The one major concern Byrnes did have about Project Mole was its cost and the effect that closing Dougherty, even for a short while, may have on the University.

“I definitely think it’s possible and that in one way or another, it’s in the realm of feasibility,” she said. “I think, though, that it might still be a few years down the road for such a big project. And besides the $34 million, an equally big obstacle is the closing of Dougherty.”

Stack said he felt the 52-year-old building is in dire need of a makeover.

But he also said that this makeover needs to be representative of the changes that the University has made over the past several years.

“We don’t want to find ourselves with a brand new version of a building created in 1954,” he said. “[The Office of] Student Life has to come up with a plan that addresses the new needs and visions of the University. It’s a whole different era now, and I feel we’re still trying to play catch-up from years ago.”

We’ve been able to just patch things up in Dougherty so far, but to do it right would require significant behind-the-scenes construction. It wouldn’t be a cosmetic makeover, so to speak,” he added.

Though Stack feels that something needs to be done to remedy the situation facing Dougherty, he did express doubts about the high cost and timeliness of the project.

The History

Every day, massive amounts of students flood into Dougherty for the famous wraps or chicken parmesan at the IK, the Buffalo Bill or Southwest wraps at the Corner Grille, or that special made-to-order omelet from Kathy.

But students may not necessarily know about the history that lies within the 52-year-old building.

When Dougherty was erected in 1954, in approximately the same era Bartley, Sheehan and Sullivan halls were created, the atmosphere on campus was quite a different one.

As a regional college filled with a high percentage of commuting males (the University did not become co-educational until later), Dougherty was all the University’s students in the post-World War II era needed to accomplish organizational duties.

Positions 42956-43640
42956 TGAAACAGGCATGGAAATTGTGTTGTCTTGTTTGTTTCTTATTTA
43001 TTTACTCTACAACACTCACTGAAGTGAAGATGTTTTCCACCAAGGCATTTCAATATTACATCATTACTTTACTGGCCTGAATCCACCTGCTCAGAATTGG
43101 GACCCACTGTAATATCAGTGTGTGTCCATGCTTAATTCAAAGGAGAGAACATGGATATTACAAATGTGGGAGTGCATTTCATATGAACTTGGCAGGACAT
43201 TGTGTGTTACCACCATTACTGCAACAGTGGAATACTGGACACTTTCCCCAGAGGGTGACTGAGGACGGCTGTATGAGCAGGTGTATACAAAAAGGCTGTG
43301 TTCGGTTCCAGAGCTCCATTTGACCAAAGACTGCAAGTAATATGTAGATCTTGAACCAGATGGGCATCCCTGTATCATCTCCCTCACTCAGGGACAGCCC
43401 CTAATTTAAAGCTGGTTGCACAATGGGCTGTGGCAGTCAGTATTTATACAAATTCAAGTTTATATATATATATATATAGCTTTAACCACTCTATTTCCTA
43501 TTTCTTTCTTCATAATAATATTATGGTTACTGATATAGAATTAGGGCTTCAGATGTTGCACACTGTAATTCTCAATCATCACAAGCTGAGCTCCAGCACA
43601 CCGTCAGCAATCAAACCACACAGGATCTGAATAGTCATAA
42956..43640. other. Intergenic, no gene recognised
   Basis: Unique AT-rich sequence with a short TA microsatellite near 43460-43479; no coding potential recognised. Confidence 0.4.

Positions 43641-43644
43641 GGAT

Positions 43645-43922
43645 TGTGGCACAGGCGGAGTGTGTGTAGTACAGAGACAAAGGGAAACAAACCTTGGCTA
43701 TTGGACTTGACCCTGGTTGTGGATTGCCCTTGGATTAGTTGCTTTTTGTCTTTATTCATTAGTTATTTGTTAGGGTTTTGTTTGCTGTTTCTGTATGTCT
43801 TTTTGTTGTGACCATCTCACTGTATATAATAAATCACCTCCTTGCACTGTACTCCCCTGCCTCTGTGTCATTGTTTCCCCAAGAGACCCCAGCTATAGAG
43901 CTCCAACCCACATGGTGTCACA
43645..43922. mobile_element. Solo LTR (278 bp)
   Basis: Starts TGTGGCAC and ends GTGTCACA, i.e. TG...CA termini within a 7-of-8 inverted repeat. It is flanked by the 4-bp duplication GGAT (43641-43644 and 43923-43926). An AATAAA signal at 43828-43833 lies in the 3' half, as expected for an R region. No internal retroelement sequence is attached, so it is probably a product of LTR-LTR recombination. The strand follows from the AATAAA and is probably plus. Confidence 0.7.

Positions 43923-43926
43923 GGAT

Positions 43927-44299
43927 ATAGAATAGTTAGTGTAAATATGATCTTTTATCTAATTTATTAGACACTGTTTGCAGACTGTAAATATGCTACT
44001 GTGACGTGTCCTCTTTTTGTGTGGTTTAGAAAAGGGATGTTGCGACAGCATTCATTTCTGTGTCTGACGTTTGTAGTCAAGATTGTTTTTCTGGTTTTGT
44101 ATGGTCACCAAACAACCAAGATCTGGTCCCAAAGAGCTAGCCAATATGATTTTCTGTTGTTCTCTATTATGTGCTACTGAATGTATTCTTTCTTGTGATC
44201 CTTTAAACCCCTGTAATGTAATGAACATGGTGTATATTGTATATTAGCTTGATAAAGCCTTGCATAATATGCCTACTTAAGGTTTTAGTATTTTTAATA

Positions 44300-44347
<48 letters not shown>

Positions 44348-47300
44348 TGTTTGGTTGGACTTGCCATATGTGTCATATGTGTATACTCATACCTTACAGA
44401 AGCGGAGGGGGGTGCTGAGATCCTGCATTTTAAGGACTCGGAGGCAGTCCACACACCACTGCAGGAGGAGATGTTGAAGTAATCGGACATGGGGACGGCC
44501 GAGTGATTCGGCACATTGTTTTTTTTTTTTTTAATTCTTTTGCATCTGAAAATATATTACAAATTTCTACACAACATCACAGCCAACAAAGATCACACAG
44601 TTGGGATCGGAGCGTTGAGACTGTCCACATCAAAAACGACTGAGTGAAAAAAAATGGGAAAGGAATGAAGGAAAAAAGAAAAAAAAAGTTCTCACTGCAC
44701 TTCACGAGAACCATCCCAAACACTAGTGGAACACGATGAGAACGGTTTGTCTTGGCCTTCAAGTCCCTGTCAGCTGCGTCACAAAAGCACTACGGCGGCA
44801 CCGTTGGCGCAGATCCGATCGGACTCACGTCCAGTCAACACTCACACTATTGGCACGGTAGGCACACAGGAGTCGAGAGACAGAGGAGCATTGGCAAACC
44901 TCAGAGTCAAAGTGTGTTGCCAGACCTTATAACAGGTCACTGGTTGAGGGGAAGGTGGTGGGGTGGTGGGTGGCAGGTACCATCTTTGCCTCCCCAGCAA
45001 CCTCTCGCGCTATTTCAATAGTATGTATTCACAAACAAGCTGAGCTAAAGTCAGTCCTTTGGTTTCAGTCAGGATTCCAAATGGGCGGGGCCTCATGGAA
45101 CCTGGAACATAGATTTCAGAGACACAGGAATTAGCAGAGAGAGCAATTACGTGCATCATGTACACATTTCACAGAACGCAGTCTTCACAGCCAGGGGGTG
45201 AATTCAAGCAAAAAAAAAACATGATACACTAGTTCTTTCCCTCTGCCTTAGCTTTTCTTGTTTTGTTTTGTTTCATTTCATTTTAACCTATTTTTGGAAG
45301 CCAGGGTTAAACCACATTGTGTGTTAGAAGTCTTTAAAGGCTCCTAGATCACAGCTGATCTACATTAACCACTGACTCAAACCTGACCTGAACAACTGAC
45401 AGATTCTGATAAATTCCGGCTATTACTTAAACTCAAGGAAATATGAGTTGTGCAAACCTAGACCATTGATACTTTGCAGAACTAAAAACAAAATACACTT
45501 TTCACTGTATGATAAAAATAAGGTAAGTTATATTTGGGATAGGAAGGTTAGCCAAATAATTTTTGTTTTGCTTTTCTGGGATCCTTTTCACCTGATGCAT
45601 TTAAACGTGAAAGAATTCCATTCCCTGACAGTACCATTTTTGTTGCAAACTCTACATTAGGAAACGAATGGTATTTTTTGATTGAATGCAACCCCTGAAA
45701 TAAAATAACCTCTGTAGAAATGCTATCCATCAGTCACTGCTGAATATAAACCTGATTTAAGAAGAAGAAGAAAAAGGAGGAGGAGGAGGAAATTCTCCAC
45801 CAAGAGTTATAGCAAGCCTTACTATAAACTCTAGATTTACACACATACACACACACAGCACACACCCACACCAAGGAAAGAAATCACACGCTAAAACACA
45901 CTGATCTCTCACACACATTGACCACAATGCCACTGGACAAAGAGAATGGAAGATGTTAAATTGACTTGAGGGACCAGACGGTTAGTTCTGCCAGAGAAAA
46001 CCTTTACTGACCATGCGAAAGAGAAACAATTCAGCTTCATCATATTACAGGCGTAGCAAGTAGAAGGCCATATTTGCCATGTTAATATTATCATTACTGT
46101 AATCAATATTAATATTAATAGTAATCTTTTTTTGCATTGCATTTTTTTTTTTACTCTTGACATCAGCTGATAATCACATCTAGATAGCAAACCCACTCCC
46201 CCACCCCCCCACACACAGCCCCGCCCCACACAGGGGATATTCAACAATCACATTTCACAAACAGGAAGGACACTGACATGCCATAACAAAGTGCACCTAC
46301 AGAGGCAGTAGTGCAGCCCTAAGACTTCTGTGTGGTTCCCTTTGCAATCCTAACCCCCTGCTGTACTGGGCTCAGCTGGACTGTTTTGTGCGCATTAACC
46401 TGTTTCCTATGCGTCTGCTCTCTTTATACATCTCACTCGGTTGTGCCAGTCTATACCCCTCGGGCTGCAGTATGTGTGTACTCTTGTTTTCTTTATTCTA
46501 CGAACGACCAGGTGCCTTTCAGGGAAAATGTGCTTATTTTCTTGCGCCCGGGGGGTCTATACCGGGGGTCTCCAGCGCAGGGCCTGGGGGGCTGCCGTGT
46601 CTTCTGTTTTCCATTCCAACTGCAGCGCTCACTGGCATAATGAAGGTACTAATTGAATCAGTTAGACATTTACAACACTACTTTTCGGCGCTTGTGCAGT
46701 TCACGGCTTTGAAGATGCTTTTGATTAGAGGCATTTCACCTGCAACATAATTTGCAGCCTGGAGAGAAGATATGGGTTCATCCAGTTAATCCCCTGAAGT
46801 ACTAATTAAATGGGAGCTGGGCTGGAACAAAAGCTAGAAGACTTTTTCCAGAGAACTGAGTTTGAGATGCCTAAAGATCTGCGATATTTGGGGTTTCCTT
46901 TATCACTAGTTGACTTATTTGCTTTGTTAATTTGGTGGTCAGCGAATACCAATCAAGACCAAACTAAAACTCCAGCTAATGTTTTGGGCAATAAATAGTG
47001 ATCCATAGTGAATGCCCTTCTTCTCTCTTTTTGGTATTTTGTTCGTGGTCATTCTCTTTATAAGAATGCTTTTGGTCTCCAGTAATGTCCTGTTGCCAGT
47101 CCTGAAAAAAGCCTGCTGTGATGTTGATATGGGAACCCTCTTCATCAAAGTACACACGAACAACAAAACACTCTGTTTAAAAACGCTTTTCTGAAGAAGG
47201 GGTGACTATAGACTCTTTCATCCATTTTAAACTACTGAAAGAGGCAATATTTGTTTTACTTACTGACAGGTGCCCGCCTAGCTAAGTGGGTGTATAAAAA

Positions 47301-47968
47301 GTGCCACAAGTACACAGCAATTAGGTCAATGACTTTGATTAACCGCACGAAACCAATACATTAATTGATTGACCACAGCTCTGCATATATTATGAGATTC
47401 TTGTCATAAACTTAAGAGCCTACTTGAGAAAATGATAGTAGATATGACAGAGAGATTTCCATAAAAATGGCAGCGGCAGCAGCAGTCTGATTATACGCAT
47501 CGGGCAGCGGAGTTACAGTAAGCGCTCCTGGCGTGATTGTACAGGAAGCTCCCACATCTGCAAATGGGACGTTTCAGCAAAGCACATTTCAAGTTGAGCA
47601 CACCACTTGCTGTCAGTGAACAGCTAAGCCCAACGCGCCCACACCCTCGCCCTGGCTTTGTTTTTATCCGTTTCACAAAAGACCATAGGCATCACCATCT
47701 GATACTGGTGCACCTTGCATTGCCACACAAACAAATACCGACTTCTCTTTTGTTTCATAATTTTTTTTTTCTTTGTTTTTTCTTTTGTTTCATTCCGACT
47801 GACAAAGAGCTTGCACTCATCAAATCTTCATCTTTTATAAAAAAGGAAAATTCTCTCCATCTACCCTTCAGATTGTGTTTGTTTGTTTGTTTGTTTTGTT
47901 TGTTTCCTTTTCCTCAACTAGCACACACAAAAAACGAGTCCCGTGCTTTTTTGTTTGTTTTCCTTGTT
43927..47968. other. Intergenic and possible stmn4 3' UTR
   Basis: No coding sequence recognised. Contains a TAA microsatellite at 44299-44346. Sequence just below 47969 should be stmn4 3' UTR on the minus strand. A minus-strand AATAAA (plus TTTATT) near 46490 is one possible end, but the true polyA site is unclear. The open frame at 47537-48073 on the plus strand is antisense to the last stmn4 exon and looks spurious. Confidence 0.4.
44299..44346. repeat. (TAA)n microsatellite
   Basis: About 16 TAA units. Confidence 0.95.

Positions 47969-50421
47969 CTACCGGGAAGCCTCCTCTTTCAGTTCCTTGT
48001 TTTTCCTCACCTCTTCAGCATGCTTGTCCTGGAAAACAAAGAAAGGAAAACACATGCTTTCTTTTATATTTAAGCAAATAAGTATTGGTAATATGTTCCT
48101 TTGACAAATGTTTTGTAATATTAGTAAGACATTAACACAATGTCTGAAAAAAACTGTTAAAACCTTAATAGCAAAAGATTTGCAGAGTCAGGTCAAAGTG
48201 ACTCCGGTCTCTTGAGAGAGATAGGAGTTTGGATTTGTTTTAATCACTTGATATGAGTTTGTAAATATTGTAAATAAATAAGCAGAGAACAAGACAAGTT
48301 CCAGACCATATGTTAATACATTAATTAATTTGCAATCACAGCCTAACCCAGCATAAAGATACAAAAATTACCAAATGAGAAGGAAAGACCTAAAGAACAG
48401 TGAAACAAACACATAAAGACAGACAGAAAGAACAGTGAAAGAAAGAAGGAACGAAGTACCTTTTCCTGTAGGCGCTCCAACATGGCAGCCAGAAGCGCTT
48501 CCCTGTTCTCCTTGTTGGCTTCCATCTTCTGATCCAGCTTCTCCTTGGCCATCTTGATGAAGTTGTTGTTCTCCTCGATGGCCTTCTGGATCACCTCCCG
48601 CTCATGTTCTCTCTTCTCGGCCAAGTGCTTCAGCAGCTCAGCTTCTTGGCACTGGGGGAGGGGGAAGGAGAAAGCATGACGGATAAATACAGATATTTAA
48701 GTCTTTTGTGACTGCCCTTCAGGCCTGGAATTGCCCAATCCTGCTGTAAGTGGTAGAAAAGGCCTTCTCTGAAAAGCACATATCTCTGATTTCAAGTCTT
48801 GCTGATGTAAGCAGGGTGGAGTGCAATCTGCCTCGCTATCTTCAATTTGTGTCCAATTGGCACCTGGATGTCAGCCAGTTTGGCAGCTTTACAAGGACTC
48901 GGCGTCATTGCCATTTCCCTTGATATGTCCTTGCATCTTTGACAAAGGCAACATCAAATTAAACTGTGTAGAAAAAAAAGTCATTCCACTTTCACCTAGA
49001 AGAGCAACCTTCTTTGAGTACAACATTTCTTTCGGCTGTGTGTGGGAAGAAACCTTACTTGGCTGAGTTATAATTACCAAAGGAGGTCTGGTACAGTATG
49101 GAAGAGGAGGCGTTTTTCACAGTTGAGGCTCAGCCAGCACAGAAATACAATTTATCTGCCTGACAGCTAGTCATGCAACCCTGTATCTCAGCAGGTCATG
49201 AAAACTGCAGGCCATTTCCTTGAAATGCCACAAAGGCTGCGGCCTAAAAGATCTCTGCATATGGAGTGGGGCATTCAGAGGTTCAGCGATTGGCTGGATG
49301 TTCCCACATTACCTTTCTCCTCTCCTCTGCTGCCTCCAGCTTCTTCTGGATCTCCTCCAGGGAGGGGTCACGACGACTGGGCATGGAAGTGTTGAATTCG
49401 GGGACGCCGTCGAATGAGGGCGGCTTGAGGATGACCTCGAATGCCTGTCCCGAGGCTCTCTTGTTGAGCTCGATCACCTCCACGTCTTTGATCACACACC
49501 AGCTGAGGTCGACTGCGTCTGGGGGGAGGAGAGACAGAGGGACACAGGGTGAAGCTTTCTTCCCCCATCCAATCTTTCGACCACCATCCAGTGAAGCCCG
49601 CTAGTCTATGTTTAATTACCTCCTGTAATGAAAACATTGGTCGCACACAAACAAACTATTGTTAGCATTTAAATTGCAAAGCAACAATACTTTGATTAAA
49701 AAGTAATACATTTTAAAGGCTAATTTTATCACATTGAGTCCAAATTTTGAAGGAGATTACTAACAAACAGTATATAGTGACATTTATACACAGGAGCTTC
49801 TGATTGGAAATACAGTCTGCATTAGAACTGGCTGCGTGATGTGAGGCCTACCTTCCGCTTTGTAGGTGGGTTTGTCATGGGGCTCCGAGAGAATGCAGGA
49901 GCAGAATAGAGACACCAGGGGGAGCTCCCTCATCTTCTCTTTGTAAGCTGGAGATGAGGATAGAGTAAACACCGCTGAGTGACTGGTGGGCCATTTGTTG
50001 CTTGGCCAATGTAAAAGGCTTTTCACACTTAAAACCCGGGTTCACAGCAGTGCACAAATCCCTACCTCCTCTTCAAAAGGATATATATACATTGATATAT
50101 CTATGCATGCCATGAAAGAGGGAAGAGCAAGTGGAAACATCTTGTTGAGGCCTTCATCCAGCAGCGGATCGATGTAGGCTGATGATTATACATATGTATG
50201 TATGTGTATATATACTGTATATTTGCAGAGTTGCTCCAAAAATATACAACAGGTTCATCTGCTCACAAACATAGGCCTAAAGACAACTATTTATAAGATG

In 1970, the enrollment at the University was a modest 4,500 students, according to Stack. But what made the atmosphere truly different from that of today is that of those 4,500 students, over half were enrolled as commuter students.

Compare this to the class of 2009, whose commuter enrollment is less than 50 out of approximately 1,600 students, the smallest commuter enrollment in the University’s history; the difference between the University feel in 1970 and 2006 is glaring.

With the exception of Bartley’s café, open for lunch, students in 1954 looked only to the newly created Dougherty to fill their stomachs, as the Day Hop and Pie Shop (now the IK/CG) were the only places students could buy food.

Connelly would only open 26 years later in 1980.

As students in 1954 filed into Dougherty, they did not see the Center for Multicultural Affairs office as they entered. Rather, they saw the University bookstore before entering the Day Hop and Pie Shop. The East and West lounges remained the same. However, the second floor of Dougherty presented quite a different picture.

The Office of Student Development, the Student Government Association office and the press room for The Villanovan are still in their original positions.

However, the second floor of Dougherty also housed the Office of Security and a facility used by the football team (now the Office of the Dean of Students) and the Office of the Chaplain (now the Office of the New Student Orientation).